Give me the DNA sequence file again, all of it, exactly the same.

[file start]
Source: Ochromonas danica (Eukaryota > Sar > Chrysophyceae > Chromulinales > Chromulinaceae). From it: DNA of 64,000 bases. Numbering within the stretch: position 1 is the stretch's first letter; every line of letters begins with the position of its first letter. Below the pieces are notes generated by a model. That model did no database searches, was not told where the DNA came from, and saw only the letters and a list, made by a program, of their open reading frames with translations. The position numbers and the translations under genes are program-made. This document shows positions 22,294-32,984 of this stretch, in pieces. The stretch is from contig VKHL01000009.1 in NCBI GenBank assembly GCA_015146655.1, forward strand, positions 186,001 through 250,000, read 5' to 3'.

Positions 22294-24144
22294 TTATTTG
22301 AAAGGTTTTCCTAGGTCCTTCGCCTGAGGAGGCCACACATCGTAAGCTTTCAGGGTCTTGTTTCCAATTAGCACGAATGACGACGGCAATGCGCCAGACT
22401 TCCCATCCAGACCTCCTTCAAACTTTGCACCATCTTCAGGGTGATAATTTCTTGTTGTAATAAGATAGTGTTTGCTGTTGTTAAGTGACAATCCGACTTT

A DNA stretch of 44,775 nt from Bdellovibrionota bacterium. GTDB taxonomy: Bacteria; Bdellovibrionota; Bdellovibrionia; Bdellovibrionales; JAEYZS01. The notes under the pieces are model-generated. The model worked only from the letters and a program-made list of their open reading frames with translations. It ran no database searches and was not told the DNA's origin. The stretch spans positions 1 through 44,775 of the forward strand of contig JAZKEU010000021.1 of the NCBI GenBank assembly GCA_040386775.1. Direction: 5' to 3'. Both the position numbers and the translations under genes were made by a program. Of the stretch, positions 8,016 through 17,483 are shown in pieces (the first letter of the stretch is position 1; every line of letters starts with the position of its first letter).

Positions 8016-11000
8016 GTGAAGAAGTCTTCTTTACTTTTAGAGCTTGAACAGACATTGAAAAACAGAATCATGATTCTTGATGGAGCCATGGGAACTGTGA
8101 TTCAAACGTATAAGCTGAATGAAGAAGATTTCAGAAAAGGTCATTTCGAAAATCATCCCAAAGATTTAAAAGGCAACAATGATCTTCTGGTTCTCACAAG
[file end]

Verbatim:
Source: Ochromonas danica (Eukaryota > Sar > Chrysophyceae > Chromulinales > Chromulinaceae). From it: DNA of 64,000 bases. Numbering within the stretch: position 1 is the stretch's first letter; every line of letters begins with the position of its first letter. Below the pieces are notes generated by a model. That model did no database searches, was not told where the DNA came from, and saw only the letters and a list, made by a program, of their open reading frames with translations. The position numbers and the translations under genes are program-made. This document shows positions 22,294-32,984 of this stretch, in pieces. The stretch is from contig VKHL01000009.1 in NCBI GenBank assembly GCA_015146655.1, forward strand, positions 186,001 through 250,000, read 5' to 3'.

Positions 22294-24144
22294 TTATTTG
22301 AAAGGTTTTCCTAGGTCCTTCGCCTGAGGAGGCCACACATCGTAAGCTTTCAGGGTCTTGTTTCCAATTAGCACGAATGACGACGGCAATGCGCCAGACT
22401 TCCCATCCAGACCTCCTTCAAACTTTGCACCATCTTCAGGGTGATAATTTCTTGTTGTAATAAGATAGTGTTTGCTGTTGTTAAGTGACAATCCGACTTT

A DNA stretch of 44,775 nt from Bdellovibrionota bacterium. GTDB taxonomy: Bacteria; Bdellovibrionota; Bdellovibrionia; Bdellovibrionales; JAEYZS01. The notes under the pieces are model-generated. The model worked only from the letters and a program-made list of their open reading frames with translations. It ran no database searches and was not told the DNA's origin. The stretch spans positions 1 through 44,775 of the forward strand of contig JAZKEU010000021.1 of the NCBI GenBank assembly GCA_040386775.1. Direction: 5' to 3'. Both the position numbers and the translations under genes were made by a program. Of the stretch, positions 8,016 through 17,483 are shown in pieces (the first letter of the stretch is position 1; every line of letters starts with the position of its first letter).

Positions 8016-11000
8016 GTGAAGAAGTCTTCTTTACTTTTAGAGCTTGAACAGACATTGAAAAACAGAATCATGATTCTTGATGGAGCCATGGGAACTGTGA
8101 TTCAAACGTATAAGCTGAATGAAGAAGATTTCAGAAAAGGTCATTTCGAAAATCATCCCAAAGATTTAAAAGGCAACAATGATCTTCTGGTTCTCACAAG